Discharge of a contract refers to the way in which it comes to an end. Contracts can come to an end in the following ways:
- by performance
- by agreement
- by frustration
- by breach
Each one of these methods of discharge will be considered.
Discharge by performance
The contract comes to an end when both parties perform their contractual obligations. Performance must substantially correspond with what the parties agreed allowing for minor or trivial defaults.
Discharge by agreement
The parties themselves can agree to end the contract, form a new contract or vary the original one.
Performance of a contract may be subject to a condition precedent allowing for discharge upon the failure of a certain event – e.g. in a contract for the sale of land where the purchaser has been unable to obtain finance.
A contract may contain a term that if some specified event occurs after the contract is formed then it may be terminated at the option of either or one of the parties. This is a condition subsequent e.g. the return of an item that is defective for a refund.
The parties may enter a new contract to end the old one. This is called novation. Obviously the new contract must satisfy all the usual rules for contractual formation.
The parties can also release each other from their remaining obligations – called release and discharge; or they may release each other from some of their obligations and retain or add others – called variation.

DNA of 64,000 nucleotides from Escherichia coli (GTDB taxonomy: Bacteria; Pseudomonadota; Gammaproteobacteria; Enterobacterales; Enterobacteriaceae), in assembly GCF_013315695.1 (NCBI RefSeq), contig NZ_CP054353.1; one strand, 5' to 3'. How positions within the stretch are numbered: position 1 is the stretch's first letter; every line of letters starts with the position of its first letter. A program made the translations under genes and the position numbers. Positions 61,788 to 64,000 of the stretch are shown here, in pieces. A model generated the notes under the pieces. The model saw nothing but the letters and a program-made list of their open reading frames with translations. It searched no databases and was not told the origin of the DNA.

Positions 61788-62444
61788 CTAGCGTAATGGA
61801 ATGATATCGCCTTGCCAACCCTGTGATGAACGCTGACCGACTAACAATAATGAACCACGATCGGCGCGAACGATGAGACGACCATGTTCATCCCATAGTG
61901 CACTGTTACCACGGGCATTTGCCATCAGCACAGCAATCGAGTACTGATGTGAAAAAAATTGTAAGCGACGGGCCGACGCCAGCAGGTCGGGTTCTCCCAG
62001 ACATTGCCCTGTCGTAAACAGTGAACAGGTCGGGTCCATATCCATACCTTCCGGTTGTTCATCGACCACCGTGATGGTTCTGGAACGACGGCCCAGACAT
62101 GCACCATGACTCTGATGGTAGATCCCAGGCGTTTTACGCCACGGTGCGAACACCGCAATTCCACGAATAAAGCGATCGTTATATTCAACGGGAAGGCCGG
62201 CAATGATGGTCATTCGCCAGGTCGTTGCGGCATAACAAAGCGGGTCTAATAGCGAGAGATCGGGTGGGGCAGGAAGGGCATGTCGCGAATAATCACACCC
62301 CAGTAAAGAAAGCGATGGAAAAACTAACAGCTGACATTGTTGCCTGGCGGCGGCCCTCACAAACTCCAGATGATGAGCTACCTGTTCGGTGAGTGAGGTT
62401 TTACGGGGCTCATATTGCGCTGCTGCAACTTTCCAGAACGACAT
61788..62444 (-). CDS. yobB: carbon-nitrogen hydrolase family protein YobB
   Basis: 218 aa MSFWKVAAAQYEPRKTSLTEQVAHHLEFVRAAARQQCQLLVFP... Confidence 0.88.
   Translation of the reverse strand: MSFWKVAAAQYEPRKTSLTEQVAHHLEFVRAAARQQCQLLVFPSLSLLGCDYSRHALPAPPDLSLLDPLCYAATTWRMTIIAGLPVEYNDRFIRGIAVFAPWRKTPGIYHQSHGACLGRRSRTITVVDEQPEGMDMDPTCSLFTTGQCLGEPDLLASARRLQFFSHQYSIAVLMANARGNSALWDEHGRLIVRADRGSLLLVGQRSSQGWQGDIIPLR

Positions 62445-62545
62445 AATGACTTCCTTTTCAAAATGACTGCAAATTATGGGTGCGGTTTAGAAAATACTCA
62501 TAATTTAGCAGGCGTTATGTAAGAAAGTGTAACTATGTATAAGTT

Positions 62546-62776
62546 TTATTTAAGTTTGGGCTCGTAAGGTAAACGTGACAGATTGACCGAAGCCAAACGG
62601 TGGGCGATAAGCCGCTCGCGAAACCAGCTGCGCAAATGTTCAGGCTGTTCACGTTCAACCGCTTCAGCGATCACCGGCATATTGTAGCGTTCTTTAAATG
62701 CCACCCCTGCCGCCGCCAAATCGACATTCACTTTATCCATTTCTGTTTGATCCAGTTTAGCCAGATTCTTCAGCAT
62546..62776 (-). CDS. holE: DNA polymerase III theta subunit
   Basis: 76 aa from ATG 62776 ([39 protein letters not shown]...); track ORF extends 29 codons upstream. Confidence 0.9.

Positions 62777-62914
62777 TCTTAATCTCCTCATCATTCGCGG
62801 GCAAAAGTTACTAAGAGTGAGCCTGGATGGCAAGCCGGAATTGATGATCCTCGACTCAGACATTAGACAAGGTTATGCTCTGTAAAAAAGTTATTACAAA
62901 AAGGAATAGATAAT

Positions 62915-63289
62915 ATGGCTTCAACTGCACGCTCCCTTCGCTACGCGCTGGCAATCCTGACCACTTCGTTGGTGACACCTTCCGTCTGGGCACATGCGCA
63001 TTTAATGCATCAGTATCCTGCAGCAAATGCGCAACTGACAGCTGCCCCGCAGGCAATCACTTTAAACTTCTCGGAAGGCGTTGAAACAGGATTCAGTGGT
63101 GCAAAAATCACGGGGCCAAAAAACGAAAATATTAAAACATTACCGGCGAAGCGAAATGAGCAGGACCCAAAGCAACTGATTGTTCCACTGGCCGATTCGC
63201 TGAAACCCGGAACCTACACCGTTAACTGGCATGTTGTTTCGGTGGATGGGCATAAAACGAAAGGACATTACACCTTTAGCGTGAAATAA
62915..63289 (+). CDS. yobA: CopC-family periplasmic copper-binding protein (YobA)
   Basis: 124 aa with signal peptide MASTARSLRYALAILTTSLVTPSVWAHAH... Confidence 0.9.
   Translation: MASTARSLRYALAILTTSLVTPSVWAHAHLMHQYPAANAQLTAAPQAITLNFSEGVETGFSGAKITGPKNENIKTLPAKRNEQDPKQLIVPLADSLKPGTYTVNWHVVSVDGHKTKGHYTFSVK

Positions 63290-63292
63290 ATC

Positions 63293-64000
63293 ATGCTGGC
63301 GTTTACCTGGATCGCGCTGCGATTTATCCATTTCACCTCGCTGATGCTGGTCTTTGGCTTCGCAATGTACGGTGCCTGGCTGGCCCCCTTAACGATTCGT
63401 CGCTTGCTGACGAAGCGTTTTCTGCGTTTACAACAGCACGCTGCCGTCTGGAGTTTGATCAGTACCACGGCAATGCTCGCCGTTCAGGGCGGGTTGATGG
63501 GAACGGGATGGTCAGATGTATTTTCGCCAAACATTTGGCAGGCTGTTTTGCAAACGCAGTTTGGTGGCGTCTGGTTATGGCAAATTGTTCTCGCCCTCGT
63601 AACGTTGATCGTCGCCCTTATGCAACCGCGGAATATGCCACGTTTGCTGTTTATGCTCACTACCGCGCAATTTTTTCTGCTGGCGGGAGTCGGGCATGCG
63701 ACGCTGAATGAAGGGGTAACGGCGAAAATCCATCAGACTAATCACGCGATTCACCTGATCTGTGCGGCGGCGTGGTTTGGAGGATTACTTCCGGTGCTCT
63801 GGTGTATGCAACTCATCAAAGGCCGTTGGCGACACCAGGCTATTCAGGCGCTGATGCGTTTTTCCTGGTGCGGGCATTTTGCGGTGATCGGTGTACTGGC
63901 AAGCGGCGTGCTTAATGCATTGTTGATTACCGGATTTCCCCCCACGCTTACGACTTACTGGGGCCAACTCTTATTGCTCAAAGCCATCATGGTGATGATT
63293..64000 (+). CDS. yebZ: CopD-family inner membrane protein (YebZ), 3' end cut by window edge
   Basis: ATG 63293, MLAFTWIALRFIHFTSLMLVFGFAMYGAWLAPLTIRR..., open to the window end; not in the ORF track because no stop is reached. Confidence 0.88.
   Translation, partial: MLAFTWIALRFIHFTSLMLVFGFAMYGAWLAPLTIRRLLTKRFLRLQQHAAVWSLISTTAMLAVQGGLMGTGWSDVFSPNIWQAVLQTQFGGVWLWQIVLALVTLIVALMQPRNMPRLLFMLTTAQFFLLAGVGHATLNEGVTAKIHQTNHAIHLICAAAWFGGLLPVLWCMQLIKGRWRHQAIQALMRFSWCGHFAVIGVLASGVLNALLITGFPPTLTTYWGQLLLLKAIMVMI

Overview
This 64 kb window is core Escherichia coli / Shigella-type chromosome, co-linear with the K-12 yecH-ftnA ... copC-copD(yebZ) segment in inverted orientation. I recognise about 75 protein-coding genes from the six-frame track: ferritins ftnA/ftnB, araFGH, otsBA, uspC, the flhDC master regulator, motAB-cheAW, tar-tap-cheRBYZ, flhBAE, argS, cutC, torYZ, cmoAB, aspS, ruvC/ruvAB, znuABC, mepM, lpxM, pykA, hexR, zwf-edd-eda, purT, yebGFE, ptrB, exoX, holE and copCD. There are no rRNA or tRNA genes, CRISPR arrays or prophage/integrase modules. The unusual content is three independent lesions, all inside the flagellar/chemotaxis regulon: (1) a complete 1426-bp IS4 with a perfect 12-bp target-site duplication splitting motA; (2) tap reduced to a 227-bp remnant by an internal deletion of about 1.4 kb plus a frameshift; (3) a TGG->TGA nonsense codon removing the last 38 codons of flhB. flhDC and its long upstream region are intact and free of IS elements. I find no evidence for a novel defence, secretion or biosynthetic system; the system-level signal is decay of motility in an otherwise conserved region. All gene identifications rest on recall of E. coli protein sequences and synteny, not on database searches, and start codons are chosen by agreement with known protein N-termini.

Discharge by frustration
A contract automatically comes to an end if it is discharged by frustration.
Four conditions must be satisfied for frustration to discharge a contract:
an unforeseeable event – something that the parties did not expect to happen and didn’t make provision for in the contract (See Study Guide p230);
that is no fault of either party – it must not be a self-induced impossibility as in Maratime National Fish v Ocean Trawlers (Study Guide p230);
that makes performance impossible – i.e. death of one of the parties where personal performance is necessary; destruction of the subject matter of the contract (as in Taylor v Caldwell – Graw 15.4.1); a change in the law making a previously legal contract illegal – e.g. contracts with enemy aliens (See Study Guide p228). The fact that the contract is more difficult or more expensive to perform is not sufficient (Contrast Cornish v Kanematsu – Study Guide p228 with Codelfa – Graw 15.4.5; );